By Paul McFedries

A jQuery interaction is a widget that enables page visitors to use a mouse (or trackpad or touchscreen) to control, modify, or in some other way mess with a web page element. For example, on this Web Design Playground site, one of the jQuery UI interactions is used to enable coders to use a mouse to resize the width and height of the editors and other windows.

Applying a jQuery interaction

Before you look at the available interactions, take a look at the general syntax you use to apply one to an element:

$(selector).interaction(options|events);
  • selector: A jQuery selector that specifies the web page element you want to work with.

 

  • interaction: A string that specifies the name of the jQuery UI interaction you want to apply to the element.

 

  • options|events: An object literal that includes one or more property-value pairs that specify the interaction options you want to use, and one or more interaction events you want to handle. Both the available options and the available events vary depending on the interaction.

 

For example, the following statement applies jQuery UI’s resizable widget with two options that specify the element’s minimum width and minimum height, as well as a handler for the widget’s resize event, which fires when the element gets resized:

$('#my-div').resizable(
  {
    minWidth: 40,
    minHeight: 50,
    resize: function(event, ui) {
      console.log(ui.size.width);
    }
  }
);

In the event handler, the event argument refers to the event itself, whereas the ui argument refers to user interface object that the page visitor is interacting with. Most of the interaction widgets offer both start and stop events, which fire when the interaction begins and ends, respectively.

Trying out jQuery interactions

Here’s a quick look at the available interactions offered by jQuery UI:

  • draggable: Enables the user to move an element using a mouse. You can constrain the dragging to a particular direction by setting the axis property to either x (horizontal dragging only) or y (vertical dragging only). You can also set the transparency of the element while it’s being dragged by setting the opacity property to a number between 0 (invisible) and 1 (fully visible). To run code while the element is dragged, create a handler for the drag event.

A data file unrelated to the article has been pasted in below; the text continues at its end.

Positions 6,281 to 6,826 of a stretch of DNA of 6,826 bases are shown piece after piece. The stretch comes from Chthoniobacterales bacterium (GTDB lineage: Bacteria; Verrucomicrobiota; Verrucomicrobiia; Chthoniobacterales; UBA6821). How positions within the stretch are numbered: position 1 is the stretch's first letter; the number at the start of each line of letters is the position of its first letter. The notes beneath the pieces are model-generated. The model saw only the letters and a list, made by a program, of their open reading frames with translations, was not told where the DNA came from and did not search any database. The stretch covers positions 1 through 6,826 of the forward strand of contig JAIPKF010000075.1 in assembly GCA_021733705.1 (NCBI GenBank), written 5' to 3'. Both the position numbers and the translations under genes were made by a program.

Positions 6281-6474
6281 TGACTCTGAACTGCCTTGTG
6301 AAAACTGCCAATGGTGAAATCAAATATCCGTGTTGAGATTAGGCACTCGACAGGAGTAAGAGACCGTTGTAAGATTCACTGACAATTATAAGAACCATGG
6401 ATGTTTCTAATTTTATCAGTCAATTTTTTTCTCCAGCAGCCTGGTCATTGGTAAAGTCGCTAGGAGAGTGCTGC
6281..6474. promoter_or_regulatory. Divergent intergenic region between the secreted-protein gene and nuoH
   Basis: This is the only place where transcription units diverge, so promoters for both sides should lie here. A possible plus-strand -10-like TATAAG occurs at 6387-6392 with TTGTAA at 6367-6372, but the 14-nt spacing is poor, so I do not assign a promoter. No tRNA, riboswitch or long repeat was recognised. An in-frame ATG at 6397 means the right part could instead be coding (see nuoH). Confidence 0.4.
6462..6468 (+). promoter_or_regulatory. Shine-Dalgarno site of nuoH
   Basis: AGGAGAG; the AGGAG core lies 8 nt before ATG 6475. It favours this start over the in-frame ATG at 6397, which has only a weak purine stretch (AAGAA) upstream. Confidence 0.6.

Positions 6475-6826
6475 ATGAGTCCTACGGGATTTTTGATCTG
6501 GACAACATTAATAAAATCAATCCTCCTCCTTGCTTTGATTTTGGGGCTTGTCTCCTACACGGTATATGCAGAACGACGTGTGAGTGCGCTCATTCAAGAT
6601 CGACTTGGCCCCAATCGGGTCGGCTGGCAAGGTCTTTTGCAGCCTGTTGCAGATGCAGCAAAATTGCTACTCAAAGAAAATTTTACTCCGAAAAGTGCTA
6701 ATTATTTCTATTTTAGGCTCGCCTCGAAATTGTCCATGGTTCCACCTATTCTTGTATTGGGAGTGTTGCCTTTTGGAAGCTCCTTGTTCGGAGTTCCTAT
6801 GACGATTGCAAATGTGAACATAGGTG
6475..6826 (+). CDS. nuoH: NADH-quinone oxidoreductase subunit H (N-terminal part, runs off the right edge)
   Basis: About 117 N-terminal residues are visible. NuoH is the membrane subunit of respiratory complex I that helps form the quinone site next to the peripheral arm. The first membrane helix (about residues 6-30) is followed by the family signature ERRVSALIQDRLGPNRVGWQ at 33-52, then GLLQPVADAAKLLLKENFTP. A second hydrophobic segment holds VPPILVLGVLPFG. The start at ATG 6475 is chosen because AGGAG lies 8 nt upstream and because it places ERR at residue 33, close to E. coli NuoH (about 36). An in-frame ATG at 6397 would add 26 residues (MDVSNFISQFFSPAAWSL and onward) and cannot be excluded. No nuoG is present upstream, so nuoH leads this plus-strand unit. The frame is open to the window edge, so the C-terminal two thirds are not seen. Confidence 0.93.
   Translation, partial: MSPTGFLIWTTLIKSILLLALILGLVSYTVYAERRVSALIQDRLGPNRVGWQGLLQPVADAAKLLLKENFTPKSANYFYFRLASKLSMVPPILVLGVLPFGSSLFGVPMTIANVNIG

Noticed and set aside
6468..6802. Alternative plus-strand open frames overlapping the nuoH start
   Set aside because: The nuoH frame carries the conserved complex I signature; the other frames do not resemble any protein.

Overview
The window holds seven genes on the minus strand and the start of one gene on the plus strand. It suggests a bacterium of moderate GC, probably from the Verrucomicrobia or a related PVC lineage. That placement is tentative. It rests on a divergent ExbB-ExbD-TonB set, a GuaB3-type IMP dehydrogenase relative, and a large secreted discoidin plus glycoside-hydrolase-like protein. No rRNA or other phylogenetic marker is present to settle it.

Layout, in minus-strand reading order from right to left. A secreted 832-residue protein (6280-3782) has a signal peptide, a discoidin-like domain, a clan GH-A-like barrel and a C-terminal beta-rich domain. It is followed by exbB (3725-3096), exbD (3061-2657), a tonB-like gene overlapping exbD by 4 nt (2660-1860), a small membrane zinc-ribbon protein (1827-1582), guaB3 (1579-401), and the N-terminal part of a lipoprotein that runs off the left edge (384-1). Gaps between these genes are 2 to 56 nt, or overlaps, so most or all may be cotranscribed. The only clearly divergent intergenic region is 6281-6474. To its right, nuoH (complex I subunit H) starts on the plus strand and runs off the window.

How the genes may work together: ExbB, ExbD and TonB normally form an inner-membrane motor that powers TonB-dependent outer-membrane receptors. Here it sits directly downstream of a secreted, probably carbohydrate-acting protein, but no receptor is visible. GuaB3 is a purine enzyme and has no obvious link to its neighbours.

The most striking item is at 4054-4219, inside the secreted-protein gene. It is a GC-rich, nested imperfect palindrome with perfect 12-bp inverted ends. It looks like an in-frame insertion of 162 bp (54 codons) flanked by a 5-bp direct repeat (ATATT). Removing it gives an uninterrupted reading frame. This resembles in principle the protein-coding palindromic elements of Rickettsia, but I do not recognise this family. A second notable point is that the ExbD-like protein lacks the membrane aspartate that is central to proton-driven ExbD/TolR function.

$('#my-div').draggable(
  {
    axis: 'x',
    opacity: .5,
    drag: function(event, ui) {
      console.log(ui.position.left);
    }
  }
);
  • droppable: Sets up an element as the target of a drag-and-drop operation. That is, if you apply the draggable widget to element A and the droppable widget to element B, the user can drag element A and drop it on element B. You can specify how much of the draggable element must overlap the droppable element before it is considered “dropped” by using the tolerance property set to one of the following: fit (complete overlap is required; this is the default); intersect (50 percent overlap required); pointer (the mouse pointer must be inside the droppable; or touch (any overlap will do). To run code when the element is dropped, create a handler for the drop event.
$('#my-div').droppable(
  {
    tolerance: 'intersect',
    drop: function(event, ui) {
      console.log('Dropped it!');
    }
  }
);
  • resizable: Enables the user to resize an element using a mouse. You can specify which directions the user can resize the element by adding the handles property, which is a comma-separated string consisting of one or more of the following directions: n, e, s, w, ne, se, sw, nw, and all. You can set limits on the element’s dimensions (in pixels) by using the maxHeight, minHeight, maxWidth, and minWidth properties. To run code while the element is resized, create a handler for the resize event.
$('#my-div').resizable(
  {
    handles: 'e, se, s',
    minWidth: 50,
    minHeight: 25,
    resize: function(event, ui) {
      console.log(ui.size.width + ' ' ui.size.height);
    }
  }
);
  • selectable: Enables the user to select elements using a mouse. The user can either “lasso” the elements by using the mouse to drag a box around them, or the user can hold down either Ctrl (Windows) or ⌘   (Mac) and then click each element. You can specify how much of the lasso must overlap an element before it is considered “selected” by using the tolerance property set to either of the following: fit (complete overlap is required; this is the default), or touch (any overlap will do). To run code after each element is selected, create a handler for the selecting event.
$('#my-div').selectable(
  {
    tolerance: 'touch',
    selecting: function(event, ui) {
      console.log(ui.selecting.innerText);
    }
  }
);
  • sortable: Enables the user to change the order of elements using a mouse. You can constrain the sort movement to a particular direction by setting the axis property to either x (horizontal sorting only) or y (vertical sorting only). You can also set the transparency of the element while it’s being sorted by setting the opacity property to a number between 0 (invisible) and 1 (fully visible). To run code while an element is being sorted, create a handler for the sort event.
$('#my-div').sortable(
  {
    axis: 'y',
    opacity: .5,
    sort: function(event, ui) {
      console.log(ui.item[0].innerText);
    }
  }
);